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Nvidia demoes Logan for mobile: a big leap for mobile graphics

Nvidia showed the press the first demos of its upcoming Kepler-based mobile GPU, dubbed Logan. Due in 2014, Logan will bring feature parity between mobile GPUs, PCs, and consoles.
July 24, 2013
ira logan nvidia kepler

In spite of Nvidia’s illustrious pedigree in computer graphics, the GeForce GPUs contained in its Tegra SoCs have been consistently outshone by competing offers from ARM or Imagination Technologies. That will change soon.

The Santa Clara-based company gave us today a tantalizing glimpse of the possibilities that Logan, the first mobile SoC to feature a Kepler-based GPU, will open starting next year.

The two demoes below are rendered by a mobile SoC running on a development board. The first shows Ira, a highly detailed model of a human head rendered in real time at 1080p. You might remember Ira from the presentation that Nvidia’s CEO gave earlier this year when introducing Kepler. Back then, the demo was rendered on a GTX Titan, a $1000 PC GPU targeted at hardcore gamers and professionals. The video below is not as impressive, but Nvidia’s technical achievement is still amazing, considering that the company managed to bring power consumption down to watts levels, from the 250 watts consumed by the Titan.

The second demo is dubbed Island and is meant to showcase hardware tessellation and the new OpenGL 4.3 API compliance.

One of the most impressive things about Logan is that it will bring feature parity between mobile devices and PCs and consoles. That means that the mobile implementation of Kepler will support features found on GPUs powering PCs and consoles, such as OpenGL 4.4, DirectX 11, tessellation, and CUDA 5. Game developers will be able to develop games across platforms much easier than before, which is hugely important for the growth of mobile gaming.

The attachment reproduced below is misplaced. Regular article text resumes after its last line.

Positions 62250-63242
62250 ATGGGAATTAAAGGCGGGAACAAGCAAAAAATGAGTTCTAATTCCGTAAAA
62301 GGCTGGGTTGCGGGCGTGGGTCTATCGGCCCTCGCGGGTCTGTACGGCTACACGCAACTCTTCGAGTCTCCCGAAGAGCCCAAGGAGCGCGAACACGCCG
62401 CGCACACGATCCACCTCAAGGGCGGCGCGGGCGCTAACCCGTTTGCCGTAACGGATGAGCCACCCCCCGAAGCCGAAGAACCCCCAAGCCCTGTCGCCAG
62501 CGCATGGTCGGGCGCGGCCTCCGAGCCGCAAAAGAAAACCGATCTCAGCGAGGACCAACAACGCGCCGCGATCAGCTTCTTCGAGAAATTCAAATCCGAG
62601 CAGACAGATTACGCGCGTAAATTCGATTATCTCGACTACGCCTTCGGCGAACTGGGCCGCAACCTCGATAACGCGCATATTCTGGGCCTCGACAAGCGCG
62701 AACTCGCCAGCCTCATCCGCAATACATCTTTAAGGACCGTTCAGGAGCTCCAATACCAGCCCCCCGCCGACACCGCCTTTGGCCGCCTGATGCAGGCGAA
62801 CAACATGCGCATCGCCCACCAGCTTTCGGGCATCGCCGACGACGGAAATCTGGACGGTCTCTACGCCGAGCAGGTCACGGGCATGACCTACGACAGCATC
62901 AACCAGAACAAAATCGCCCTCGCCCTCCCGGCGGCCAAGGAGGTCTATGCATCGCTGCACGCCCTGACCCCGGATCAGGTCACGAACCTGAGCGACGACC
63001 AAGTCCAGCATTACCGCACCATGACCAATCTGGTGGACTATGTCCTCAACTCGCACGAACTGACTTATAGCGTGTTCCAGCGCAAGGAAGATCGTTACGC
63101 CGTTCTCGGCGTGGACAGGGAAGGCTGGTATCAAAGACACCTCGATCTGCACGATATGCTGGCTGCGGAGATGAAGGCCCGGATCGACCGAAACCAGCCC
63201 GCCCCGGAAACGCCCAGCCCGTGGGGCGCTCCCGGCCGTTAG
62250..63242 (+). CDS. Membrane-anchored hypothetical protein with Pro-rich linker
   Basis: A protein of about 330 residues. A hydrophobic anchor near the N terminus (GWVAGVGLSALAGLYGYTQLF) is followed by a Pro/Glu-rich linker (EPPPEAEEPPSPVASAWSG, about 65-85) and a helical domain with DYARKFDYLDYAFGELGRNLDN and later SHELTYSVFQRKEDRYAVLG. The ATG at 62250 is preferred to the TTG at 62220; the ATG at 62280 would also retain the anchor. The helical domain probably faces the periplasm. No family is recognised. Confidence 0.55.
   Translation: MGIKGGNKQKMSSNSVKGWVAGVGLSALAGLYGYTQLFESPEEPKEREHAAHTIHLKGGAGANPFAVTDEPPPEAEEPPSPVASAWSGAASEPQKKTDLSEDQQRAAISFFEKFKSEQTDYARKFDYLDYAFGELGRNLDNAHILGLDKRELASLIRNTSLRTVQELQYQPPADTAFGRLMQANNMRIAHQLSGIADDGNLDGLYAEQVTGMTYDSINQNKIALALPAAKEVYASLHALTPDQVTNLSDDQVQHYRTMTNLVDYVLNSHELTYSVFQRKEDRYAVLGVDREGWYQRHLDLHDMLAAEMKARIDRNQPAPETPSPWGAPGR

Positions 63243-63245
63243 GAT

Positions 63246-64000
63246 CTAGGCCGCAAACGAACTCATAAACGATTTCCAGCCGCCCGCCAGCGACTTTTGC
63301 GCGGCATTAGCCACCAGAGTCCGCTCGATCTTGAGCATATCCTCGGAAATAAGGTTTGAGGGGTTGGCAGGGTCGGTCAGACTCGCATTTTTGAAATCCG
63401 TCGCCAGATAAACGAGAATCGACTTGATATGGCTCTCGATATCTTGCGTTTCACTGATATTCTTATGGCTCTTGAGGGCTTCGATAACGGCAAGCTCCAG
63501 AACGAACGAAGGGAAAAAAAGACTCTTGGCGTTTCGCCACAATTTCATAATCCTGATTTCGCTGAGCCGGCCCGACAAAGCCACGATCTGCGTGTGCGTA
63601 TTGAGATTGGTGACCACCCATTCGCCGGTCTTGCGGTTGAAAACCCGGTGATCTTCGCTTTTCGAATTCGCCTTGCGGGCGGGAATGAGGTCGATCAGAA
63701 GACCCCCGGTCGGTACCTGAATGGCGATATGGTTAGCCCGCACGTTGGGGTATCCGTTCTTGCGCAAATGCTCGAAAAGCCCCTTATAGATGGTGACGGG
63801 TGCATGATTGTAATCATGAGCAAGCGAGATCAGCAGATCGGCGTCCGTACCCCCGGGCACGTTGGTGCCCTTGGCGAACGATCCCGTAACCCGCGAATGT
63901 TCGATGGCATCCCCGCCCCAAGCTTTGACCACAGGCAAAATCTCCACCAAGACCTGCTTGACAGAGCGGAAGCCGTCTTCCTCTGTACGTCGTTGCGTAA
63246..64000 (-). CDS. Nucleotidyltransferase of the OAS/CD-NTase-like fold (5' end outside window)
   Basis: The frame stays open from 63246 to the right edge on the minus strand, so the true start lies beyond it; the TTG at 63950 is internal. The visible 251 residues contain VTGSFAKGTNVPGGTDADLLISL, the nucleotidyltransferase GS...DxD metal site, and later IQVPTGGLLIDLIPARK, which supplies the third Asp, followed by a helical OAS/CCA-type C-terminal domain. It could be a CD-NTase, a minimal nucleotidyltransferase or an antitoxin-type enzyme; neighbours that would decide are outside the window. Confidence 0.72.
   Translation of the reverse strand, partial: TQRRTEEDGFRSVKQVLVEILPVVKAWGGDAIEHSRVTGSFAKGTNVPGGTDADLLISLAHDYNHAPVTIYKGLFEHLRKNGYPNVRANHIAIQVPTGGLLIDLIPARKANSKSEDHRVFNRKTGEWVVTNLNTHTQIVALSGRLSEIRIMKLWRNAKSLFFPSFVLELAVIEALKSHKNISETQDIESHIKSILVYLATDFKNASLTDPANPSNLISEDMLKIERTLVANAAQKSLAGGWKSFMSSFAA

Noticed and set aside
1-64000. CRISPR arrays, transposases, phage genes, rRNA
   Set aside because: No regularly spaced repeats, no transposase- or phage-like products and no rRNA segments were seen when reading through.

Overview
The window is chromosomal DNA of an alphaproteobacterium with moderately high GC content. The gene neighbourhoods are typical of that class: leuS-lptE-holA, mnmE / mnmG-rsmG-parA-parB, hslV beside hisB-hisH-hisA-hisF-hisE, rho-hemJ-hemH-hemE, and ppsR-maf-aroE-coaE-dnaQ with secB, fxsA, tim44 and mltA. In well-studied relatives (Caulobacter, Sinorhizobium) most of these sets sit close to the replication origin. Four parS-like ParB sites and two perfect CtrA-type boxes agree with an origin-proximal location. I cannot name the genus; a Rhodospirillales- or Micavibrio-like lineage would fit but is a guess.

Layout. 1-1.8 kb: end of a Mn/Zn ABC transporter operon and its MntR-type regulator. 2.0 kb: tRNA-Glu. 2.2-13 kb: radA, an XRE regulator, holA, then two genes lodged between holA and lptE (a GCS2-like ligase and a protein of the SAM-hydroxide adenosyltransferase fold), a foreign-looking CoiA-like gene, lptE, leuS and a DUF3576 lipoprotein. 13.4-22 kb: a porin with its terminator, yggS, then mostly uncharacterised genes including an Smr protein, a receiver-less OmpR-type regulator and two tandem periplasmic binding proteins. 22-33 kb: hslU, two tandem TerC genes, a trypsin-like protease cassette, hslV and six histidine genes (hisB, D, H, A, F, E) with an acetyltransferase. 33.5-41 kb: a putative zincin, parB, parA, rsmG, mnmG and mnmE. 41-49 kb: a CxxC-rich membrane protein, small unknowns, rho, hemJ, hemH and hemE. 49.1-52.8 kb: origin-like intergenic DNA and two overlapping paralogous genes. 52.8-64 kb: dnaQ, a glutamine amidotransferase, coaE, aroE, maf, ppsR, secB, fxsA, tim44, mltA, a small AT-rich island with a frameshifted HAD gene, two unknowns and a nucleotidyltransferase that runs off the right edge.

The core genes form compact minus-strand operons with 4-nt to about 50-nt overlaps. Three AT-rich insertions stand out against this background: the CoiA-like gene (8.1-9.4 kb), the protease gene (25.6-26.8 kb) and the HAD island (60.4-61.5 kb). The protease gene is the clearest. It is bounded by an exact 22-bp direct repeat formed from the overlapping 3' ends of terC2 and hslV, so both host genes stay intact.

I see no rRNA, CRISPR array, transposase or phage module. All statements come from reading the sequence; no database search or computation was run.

Finally, consider for a second Nvidia’s claim that the 2014 Logan will offer more raw horsepower than a PS3 or a 8800 GTX PC graphics card, all while maintaining a level of power consumption that allows it to run on smartphones and tablets.


Hopefully, we’ll see Logan come to market by mid-2014 as part of Tegra 5, if everything goes to plan; knowing Nvidia, though, we wouldn’t hold our breath. The first Tegra 4 product, the Shield console, will only launch next week.

Nvidia announced recently that it’s open to license Kepler technology to anyone interested, meaning that we might see more mobile SoCs come to market with console-like graphics performance in the next 18 months.

For a more detailed presentation on Logan check out this post from AnandTech.